7 Best Writing Albums

It’s often said that writing about music is like dancing about architecture, which always just makes me think “Yeah, I want to see more dances about architecture!” However, speaking in my capacity as a sometime musician, occasional music journalist, part time radio DJ and all the time lovably cantankerous author, I thought I’d share a few of my favourite writing albums.

I’m currently working my third novel, Adonis Comma Coma, which is a dark family comedy about a nurse who starts caring for the (allegedly) comatose son of an eccentric rich family who may or may not be killing their corporate rivals in a series of elaborate murders. Here’s what I’ve been listening to:

HUNZ – Penny Time

I am convinced that local wunderkind Hunz is at least 50% machine. Not only because he produces music and animation in a ridiculously diverse array of formats and mediums under various monikers, but because he makes a type of electronic music that seems more human than humanly possible. All his work is brilliant, but this soundtrack to the iphone game of the same name is sheer 8 bit genius.

Good for writing: Chase sequences.

MR MAPS – Wire Empire

Another local group, famous for their incendiary live performances and gorgeously complex yet completely accessible post-rock compositions. Mr Maps have been around for a good few years now, and they are easily one of the best bands Brisbane has ever produced. Wire Empire is a flawless album, and has an accompanying remix album as well. ALL of their work is currently available to download for free, so what are you waiting for you dumb jerk, go and and shove it in your ears already!

Good for writing: dramatic battle scenes or emotional reunions or awkward family moments or scenes involving amnesiac ninjas relearning how to bake novelty cupcakes for children’s birthday parties.

NIN – Ghosts

Ghosts was a weird departure for NIN, and one that confused a lot of people. Personally, I think it’s one of the most original albums released in the last decade. It was also an interesting precursor to Reznor/Ross’s soundtrack work (the Social Network is another one of my favourite writing albums).

Good for writing: mysterious scenes with eyes poking out of paintings whilst the protagonist carefully tiptoes down the hall with a candle and shadows flicker around the hall and then there’s  A MONSTER! oh no wait a minute it’s just great uncle Fred sleepwalking phew what a relief except that he does look rather pale? and OH MY GOD HE’S A VAMPIRE! oh no it’s okay he’s a friendly vampire that wants to give you a hug…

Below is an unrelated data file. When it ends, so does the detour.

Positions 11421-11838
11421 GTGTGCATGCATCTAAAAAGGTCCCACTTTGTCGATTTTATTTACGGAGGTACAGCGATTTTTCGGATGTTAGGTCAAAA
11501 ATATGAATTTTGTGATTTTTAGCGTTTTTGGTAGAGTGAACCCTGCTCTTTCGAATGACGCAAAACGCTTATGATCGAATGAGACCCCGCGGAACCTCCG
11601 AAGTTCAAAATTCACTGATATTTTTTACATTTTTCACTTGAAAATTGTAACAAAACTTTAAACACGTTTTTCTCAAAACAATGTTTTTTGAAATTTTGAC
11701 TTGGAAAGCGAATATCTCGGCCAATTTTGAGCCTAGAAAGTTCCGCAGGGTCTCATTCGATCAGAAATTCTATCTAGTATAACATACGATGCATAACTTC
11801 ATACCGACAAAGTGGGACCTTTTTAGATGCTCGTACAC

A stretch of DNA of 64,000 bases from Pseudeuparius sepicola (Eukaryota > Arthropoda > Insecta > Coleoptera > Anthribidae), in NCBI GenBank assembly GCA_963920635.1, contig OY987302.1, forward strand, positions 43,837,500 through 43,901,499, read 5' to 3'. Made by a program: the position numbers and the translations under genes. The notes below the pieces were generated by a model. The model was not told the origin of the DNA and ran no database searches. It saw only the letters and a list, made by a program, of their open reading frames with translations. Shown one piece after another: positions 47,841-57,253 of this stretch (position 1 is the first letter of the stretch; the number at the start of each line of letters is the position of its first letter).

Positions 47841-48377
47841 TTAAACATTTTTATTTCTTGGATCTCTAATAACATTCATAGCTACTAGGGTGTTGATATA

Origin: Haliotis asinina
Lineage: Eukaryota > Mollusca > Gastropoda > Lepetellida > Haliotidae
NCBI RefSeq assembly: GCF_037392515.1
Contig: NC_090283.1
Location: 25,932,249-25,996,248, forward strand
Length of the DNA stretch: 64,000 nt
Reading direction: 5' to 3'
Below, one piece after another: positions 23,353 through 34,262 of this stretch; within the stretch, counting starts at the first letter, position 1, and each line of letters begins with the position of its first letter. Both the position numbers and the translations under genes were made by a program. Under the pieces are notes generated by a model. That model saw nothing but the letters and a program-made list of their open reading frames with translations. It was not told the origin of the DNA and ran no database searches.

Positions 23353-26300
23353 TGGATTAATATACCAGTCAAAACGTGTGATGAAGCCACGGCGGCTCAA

RJD2 – Deadringer

RJD2 is right up there with DJ Shadow in terms of next level instrumental hip hop. This album, (his masterpiece), is a gorgeous audio collage of love and longing, beats and samples, cuts and examples, horns and handclaps.

Good for writing: party scenes at the end where if it was a movie there would be still shots of all the actors with white text at the bottom of the screen talking about where they’ll be in five years time because it’s easier to just write that text than shoot more footage unless you want to do a sequel later in which case you’re pretty much screwed.

YPPAH – 1981

Yppah (pronounced yip-pah, and yes it is a stupid name) released ‘1981’ early last year and I have had it on constant repeat ever since. Filled with sweeping, uplifting, warm electronic symphonies, this album is an absolute joy from start to finish.

Good for writing:  Happy endings.

ZOE KEATING – Into the Trees

God I love the cello. Why don’t more people play the cello? Why don’t you? Because if you did, I would listen to you and buy all your albums. Although they’d never be as good as this one, because it’s a damn near perfect collection of layered and looped longings and lamentations.

Good for writing: really sad bits that highlight humanity’s tragic flaws like the fact that in the west we discard massive amounts of food whilst in the third food people are starving and yet Coles and Woolworths still pay farmers to NOT grow food and also conservative politicians oppose regulation for corporations that perpetrate these practices, probably because they shop there and don’t want to have to pay $2.99 instead of $3.15 for a bag of tomatoes so they’d rather just perpetuate an endemically flawed duoply that hurts both consumers and the agricultural industry.


BSBD are my favourite band. They produce an average of 2-3 albums per year ranging across an insane array of styles and genres including synth pop, ambient electronic and underground hip-hop. ‘Noir’ showcases them at their very best; it’s a surging, swaying collection of symphonic electronica laced with nostalgic film samples. Listening to this album feels like liquifying all your memories of childhood summers into a tiny ocean filled with waves of joy, fear and delight and then diving into them from the top of a cliff.

Good for writing: that scene where the central protaganist liquifies all their memories of childhood summers into a tiny ocean filled with waves of joy, fear and delight and then dives into them from the top of a cliff.




, , ,